If you need to address fibromyalgia, functional medicine from our Toronto clinic could foster different aspects of health, such as cellular health, nutritional status, gut microbiome, and stress management. When these areas are supported, they could contribute to offsetting pain and fatigue.
Fibromyalgia (FM) is a chronic condition that can trigger significant sensory and muscle discomforts. On an international level, up to 6% of people are affected, especially women between the ages of 30-50. Though it’s deemed a public health matter by the World Health Organization, there are difficulties diagnosing it. For example, some patients struggle with describing their individual symptoms. Or health providers may have trouble linking the pain to FM; at other times, the condition’s existence is still not acknowledged by the practitioners themselves.
As per integrative functional medicine wisdom, knowing the root cause of chronic disease can provide awareness for treatments, while promoting optimal health and disease prevention. This unique approach to health may be applied to fibromyalgia. Unlike some chronic conditions, FM tends to have multiple triggers at once (i.e. nutritional deficiencies, environmental toxicity, adrenal dysfunction, etc.). A functional medicine provider can help pinpoint the various sources of your discomforts, while suggesting therapies for tackling FM-related symptoms.
– Sleep issues (especially having trouble with getting restorative sleep)
– Low concentration levels
– Dull body aches
– Brain fog (also called “fibro fog”)
– Digestion troubles
Recognizing the possible causes behind fibromyalgia
When it comes to this condition, it’s important to understand why the individual patient is experiencing chronic symptoms. So, after conducting a complete diagnostic session and lab testing, a functional medicine provider may reveal the contributing factors behind your FM-related concern. It’s not uncommon to learn that FM may be triggered by the following:
- The body could be lacking critical nutrients: Nutritional shortcomings can contribute to the onset of FM. For example, one study revealed that low magnesium levels tend to be linked to “worsening pain threshold parameters” in FM sufferers. Also, a glutathione deficiency is noticeable in fibromyalgia patients. It’s been speculated that low glutathione intake can trigger the buildup of oxidative stress, which may lead to excessive fatigue and pain.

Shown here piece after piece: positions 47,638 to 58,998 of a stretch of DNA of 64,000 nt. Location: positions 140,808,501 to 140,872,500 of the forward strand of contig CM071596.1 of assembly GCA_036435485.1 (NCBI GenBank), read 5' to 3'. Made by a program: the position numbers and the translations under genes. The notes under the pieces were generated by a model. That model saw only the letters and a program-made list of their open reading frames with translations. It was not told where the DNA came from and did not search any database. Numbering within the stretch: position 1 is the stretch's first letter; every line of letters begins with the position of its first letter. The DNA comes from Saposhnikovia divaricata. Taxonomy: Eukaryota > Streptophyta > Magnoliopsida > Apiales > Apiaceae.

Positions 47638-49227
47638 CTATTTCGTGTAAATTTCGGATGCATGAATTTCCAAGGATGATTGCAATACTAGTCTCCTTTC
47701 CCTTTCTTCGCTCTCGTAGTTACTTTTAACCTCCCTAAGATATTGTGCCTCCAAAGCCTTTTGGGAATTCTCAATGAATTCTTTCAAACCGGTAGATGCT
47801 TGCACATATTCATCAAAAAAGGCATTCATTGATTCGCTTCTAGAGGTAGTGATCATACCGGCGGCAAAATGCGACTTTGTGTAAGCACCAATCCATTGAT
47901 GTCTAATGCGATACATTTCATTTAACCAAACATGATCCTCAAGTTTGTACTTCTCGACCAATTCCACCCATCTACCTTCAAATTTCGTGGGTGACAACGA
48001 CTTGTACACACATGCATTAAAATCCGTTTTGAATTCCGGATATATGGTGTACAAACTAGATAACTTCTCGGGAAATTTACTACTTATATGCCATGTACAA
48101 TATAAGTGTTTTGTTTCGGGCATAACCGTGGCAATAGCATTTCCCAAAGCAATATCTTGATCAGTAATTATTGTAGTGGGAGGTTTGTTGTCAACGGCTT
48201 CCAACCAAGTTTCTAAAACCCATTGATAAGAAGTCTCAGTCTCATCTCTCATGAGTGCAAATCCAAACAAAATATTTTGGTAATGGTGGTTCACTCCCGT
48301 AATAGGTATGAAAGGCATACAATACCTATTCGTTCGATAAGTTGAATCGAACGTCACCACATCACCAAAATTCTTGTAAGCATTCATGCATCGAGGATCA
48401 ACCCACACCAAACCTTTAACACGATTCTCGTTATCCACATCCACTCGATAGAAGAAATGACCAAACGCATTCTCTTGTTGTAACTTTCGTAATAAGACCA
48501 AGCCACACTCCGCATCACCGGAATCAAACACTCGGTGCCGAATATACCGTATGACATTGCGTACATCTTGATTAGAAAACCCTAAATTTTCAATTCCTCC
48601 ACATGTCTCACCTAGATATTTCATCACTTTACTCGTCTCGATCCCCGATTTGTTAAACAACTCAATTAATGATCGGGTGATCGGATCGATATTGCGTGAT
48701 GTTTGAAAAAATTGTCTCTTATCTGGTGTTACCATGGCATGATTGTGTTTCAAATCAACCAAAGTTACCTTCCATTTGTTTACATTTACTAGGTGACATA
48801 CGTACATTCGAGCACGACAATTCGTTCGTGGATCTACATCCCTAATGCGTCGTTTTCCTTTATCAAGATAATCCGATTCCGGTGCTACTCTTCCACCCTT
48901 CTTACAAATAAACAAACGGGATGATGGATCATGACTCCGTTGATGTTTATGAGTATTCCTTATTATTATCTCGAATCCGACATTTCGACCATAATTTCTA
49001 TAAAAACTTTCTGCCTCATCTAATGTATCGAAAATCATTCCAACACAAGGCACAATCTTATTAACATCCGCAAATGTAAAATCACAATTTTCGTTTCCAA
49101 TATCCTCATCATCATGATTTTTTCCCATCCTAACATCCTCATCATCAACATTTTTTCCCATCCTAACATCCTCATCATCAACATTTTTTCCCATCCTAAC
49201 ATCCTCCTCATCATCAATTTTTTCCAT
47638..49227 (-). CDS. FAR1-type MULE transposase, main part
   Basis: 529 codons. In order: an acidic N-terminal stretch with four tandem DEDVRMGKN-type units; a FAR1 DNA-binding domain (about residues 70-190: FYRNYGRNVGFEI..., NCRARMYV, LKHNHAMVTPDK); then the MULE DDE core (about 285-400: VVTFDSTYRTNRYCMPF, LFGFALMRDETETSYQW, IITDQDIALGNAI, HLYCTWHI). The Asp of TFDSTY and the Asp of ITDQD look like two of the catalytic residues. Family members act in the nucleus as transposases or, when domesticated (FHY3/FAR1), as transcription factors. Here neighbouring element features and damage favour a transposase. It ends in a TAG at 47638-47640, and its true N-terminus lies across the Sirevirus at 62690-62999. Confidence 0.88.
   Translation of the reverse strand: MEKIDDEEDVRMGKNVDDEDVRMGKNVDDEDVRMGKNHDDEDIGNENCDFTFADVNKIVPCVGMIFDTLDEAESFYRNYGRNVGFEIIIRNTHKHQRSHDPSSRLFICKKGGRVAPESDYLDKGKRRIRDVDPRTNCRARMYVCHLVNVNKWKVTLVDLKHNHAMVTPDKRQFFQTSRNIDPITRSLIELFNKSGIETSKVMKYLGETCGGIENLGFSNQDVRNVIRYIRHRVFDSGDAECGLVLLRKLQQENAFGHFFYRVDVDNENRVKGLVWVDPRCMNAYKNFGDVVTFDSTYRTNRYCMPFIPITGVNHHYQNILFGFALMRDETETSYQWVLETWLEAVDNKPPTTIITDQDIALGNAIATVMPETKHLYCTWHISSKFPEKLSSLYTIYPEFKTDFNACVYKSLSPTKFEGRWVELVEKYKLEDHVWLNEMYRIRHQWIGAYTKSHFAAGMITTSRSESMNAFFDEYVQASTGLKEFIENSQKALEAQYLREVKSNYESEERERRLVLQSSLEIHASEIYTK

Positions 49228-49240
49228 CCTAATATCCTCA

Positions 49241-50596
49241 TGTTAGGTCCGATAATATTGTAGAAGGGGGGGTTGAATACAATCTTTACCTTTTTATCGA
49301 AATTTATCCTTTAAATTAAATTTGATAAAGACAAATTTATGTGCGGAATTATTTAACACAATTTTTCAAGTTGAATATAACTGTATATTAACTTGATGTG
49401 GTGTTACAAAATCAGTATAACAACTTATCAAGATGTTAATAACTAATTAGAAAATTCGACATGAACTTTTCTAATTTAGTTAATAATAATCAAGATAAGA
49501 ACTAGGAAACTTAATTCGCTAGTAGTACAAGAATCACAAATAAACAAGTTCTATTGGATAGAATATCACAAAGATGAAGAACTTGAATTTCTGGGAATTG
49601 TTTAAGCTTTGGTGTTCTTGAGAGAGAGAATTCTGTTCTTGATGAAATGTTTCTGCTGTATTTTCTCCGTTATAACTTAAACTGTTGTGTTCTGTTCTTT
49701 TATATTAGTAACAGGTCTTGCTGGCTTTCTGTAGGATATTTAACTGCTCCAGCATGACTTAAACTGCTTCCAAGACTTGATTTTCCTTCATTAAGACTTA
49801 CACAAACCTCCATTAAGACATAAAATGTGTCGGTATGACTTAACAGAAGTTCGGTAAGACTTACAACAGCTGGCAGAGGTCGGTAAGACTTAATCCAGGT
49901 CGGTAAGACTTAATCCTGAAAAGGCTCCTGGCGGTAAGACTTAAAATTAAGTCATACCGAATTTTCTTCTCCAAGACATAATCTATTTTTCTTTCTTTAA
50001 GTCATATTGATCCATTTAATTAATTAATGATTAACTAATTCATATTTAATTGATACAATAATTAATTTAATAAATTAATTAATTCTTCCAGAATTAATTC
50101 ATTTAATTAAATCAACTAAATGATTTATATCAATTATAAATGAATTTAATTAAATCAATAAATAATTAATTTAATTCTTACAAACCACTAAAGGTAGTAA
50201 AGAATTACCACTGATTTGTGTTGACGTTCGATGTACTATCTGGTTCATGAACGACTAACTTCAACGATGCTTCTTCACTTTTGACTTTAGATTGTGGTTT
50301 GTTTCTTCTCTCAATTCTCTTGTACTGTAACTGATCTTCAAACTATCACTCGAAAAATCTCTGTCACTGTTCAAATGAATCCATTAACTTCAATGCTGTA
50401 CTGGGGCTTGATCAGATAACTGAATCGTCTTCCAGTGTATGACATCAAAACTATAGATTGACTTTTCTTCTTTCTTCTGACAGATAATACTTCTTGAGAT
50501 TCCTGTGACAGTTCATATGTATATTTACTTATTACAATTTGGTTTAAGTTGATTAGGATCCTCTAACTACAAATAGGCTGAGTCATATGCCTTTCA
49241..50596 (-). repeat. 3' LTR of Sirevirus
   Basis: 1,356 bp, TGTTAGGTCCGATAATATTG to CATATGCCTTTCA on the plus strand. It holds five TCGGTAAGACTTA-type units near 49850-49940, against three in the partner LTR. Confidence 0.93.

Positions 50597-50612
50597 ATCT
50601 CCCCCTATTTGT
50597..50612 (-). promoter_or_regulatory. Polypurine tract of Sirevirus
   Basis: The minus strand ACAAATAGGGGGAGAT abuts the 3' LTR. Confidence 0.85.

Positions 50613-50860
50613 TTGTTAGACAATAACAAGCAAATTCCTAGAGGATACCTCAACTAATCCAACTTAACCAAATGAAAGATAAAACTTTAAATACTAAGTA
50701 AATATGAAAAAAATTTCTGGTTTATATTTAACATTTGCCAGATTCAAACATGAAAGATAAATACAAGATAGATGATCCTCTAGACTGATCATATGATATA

- Inadequate thyroid health: Don’t be surprised if your functional medicine provider recommends a complete thyroid panel test and related therapies. In one study, it was shown that 40% of patients with thyroid auto antibodies also experience chronic pain and FM. It’s been speculated that inflammation and nervous system alterations may be the link. “Regarding emotional distress associated with fibromyalgia, it is hypothesized scientifically that fibromyalgia-related anxiety and depression can significantly alter blood cortisol level, decrease cellular T4 uptake, and reduce the conversion of T4 to T3,” confirms News Medical Life Sciences.
- The body is overburdened by toxins: Did you know that toxins at home or the workplace can contribute to fibromyalgia symptoms? “These agents range from food and food additives to mold and mycotoxins, volatile organic hydrocarbons, heavy metals, particulates from…dusts, car exhausts, and factory and farm emanations,” explains the AMA Journal of Ethics.